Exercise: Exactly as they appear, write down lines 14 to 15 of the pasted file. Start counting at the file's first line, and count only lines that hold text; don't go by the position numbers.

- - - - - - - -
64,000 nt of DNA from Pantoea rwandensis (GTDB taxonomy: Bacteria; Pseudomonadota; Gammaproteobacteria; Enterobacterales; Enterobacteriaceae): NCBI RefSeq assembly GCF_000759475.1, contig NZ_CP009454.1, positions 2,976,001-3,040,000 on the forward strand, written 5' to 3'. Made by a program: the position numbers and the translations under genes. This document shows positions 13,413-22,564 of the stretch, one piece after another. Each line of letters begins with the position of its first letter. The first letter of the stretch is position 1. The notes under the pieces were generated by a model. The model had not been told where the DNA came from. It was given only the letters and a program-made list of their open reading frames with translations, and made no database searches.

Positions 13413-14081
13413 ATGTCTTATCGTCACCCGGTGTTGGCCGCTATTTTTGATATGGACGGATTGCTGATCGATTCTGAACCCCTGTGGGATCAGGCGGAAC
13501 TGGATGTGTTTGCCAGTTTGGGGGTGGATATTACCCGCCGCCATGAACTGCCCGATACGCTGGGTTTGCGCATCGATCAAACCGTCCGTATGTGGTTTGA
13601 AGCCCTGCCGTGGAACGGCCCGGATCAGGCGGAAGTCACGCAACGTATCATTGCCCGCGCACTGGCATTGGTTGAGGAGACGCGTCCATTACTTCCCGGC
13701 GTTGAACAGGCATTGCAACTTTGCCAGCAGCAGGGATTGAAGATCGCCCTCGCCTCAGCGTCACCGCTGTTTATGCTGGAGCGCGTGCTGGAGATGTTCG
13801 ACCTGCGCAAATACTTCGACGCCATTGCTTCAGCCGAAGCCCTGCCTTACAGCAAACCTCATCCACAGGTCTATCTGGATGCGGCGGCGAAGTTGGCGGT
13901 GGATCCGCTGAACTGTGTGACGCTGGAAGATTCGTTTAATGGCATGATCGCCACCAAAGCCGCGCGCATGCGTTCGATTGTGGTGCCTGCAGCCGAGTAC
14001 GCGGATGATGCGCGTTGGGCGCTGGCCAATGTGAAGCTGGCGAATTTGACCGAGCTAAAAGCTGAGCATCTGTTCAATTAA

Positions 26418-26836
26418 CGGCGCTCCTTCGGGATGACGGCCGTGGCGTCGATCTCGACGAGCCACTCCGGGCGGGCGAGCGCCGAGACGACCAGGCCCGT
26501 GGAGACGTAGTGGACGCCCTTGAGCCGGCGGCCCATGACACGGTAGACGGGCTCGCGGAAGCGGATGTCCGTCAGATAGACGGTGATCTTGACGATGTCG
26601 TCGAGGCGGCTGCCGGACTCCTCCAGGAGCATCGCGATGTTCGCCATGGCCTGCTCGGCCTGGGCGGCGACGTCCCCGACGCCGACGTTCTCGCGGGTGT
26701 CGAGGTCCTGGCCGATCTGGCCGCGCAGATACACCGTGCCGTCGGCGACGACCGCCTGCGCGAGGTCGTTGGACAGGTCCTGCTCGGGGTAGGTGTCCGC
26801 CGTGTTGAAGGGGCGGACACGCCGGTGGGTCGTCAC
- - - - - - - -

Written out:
26701 CGAGGTCCTGGCCGATCTGGCCGCGCAGATACACCGTGCCGTCGGCGACGACCGCCTGCGCGAGGTCGTTGGACAGGTCCTGCTCGGGGTAGGTGTCCGC
26801 CGTGTTGAAGGGGCGGACACGCCGGTGGGTCGTCAC